So today though, it didn't quite look like that. I needed to prioritise some things that I had to do today that were more important than the writing. So I had a legal email to deal with on Fuse, which required me to attack that when I had a lot of energy, kind of fresh thinking. So I did that, first of all, responded to that email, read some 50 or 60 page documents that were very boring but important, sent that to the lawyer and I've got another call with her in about 45 minutes as I record this to talk about that I needed to do this podcast. So I waited until the afternoon to record this, but it had to be done today, so I needed to get that on the list. I had a lot of emails to respond to. I got reader emails over the weekend after I sent an email to my list on Saturday.

So I probably had 20 or 30 emails just to respond to. And again, I can't write reams in response, but I'd still like to at least reply and acknowledge the fact that someone had taken the time to write to me, which I think is easy to miss that. But it's really important and I think it's one of those things that's quite difficult to quantify. But if a reader wrote to me, let's think of it as the other way around. If I wrote to Brace Nellis when I was, well, I'm still a big fan of Brace Nellis, but if I had written to him when I was a 21 year old at college and he'd written back, I'm pretty sure I would've told all of my friends that had happened and how amazing it was. And I think I probably would've sold a couple of books to those friends who might not otherwise have thought about buying one of his books.

And I'm sure that happens just generally with being grateful and polite when dealing with readers. I think that goes an awfully long way, and I still think it's worthwhile. It doesn't scale. I can't hand that off. It would feel wrong to me if I gave that to Mads to respond because they didn't write to her, they wrote to me, and I think it would be wrong if she responded or she tried to be me when she was responding. That would feel terribly dishonest. So I can't do that. I have to do that myself. So needs to get that off my desk. I don't like my inbox to be full. I don't mean ideally the utopian vision, which I occasionally hit is inbox zero doesn't happen as much as I'd like, but if I can do that, then you should take a screenshot and post it.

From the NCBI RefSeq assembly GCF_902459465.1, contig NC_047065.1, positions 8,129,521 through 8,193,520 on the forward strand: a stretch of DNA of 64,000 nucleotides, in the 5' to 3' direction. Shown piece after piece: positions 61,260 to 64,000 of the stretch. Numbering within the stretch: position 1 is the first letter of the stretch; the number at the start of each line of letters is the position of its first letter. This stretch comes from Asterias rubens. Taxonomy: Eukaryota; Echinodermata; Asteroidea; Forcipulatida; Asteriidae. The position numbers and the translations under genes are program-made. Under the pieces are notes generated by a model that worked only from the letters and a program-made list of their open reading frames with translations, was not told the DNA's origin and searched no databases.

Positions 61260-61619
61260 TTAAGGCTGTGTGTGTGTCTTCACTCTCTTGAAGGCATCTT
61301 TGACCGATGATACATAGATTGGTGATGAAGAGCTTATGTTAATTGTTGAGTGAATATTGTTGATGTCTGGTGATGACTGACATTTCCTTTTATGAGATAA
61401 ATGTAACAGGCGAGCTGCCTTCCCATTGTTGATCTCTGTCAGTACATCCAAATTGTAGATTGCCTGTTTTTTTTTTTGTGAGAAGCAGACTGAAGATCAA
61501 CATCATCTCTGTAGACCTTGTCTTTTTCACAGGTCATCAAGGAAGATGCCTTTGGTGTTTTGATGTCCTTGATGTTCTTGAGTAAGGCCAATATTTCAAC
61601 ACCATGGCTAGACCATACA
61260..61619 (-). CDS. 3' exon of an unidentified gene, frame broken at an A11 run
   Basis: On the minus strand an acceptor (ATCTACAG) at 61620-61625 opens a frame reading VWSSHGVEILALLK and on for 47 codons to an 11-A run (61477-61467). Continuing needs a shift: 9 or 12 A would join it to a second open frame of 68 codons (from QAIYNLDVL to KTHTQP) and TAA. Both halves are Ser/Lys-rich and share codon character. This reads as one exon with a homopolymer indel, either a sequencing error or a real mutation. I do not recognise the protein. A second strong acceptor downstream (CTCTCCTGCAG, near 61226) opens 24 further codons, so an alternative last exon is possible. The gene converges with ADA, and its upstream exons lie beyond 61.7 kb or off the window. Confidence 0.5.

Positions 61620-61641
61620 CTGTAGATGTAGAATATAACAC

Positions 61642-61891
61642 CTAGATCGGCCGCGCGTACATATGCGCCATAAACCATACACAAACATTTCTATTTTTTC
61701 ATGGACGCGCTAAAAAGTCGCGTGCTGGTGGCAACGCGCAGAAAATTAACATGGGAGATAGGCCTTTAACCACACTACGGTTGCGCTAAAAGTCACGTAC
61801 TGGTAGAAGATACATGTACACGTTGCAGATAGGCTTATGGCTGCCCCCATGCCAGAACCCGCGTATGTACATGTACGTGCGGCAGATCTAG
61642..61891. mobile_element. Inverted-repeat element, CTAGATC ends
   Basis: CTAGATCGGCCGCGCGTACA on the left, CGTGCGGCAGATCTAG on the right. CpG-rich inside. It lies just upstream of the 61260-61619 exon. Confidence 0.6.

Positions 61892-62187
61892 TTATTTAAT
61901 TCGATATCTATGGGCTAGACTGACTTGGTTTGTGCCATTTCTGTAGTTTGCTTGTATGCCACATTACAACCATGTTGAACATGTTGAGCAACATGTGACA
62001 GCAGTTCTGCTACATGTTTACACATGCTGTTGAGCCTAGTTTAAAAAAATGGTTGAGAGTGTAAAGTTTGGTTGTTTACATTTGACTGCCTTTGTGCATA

Cool. So I had to do that. I was so enthused by what I said about chat GPT and read through that. I wanted to do a survey for my readers, which I spent maybe half an hour on SurveyMonkey just putting that survey together. After that, I mean, I have got to writing and I did a little bit of writing at the weekend, which is a bit weird. So I've kind of done, at least I've added to my manuscript today, 2,800 words, probably wrote six or 700 today, 1800 or so over the weekend, and added that to the Scrivener file this morning. And looking at that makes me feel good as I hit 71,000 words of the new Milton book, which I'm anxious to get it finished, but I'm kind of savvy enough now to know that it's done. When it's done. There's no deadline. I had love to get out before Christmas, I won't, and that's fine.

Book's ready when it's ready. So I'll get back to that after I've spoken to the lawyer at four o'clock. Anyway, so that's the ads that I need. I kind of need to check the ads, but I did that on Saturday. It can probably wait, if I'm being honest with myself. I don't think anything is going to be lost if I don't do that until next Saturday, but I'll probably have a look at that Wednesday or Thursday just to see that things are where they are. So that's kind of what the day looks like. Generally. In the evening, I cook again, that's another I find that relaxing. I'll put some music on. I'll cook, I will eat with Lucy, we'll watch a bit of shit tv, put the kids to bed, maybe watch a bit more shit tv. And then I'm usually in bed for 10 30, lights out at 1130.